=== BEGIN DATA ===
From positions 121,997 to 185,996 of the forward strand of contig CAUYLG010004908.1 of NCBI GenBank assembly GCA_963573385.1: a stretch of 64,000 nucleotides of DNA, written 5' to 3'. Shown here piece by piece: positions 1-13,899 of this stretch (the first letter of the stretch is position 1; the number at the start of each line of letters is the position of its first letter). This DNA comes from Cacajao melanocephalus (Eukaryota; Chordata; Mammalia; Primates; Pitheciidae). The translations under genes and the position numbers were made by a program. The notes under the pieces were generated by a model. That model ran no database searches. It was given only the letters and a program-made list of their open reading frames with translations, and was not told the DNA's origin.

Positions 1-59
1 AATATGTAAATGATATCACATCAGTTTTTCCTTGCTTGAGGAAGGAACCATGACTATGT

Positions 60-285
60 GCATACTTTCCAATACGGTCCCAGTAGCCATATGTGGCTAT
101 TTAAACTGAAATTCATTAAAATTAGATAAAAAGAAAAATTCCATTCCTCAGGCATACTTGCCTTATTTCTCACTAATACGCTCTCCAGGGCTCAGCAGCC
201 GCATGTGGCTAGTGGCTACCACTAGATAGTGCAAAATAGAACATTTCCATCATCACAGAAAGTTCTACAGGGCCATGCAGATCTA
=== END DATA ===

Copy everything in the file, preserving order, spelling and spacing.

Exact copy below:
From positions 121,997 to 185,996 of the forward strand of contig CAUYLG010004908.1 of NCBI GenBank assembly GCA_963573385.1: a stretch of 64,000 nucleotides of DNA, written 5' to 3'. Shown here piece by piece: positions 1-13,899 of this stretch (the first letter of the stretch is position 1; the number at the start of each line of letters is the position of its first letter). This DNA comes from Cacajao melanocephalus (Eukaryota; Chordata; Mammalia; Primates; Pitheciidae). The translations under genes and the position numbers were made by a program. The notes under the pieces were generated by a model. That model ran no database searches. It was given only the letters and a program-made list of their open reading frames with translations, and was not told the DNA's origin.

Positions 1-59
1 AATATGTAAATGATATCACATCAGTTTTTCCTTGCTTGAGGAAGGAACCATGACTATGT

Positions 60-285
60 GCATACTTTCCAATACGGTCCCAGTAGCCATATGTGGCTAT
101 TTAAACTGAAATTCATTAAAATTAGATAAAAAGAAAAATTCCATTCCTCAGGCATACTTGCCTTATTTCTCACTAATACGCTCTCCAGGGCTCAGCAGCC
201 GCATGTGGCTAGTGGCTACCACTAGATAGTGCAAAATAGAACATTTCCATCATCACAGAAAGTTCTACAGGGCCATGCAGATCTA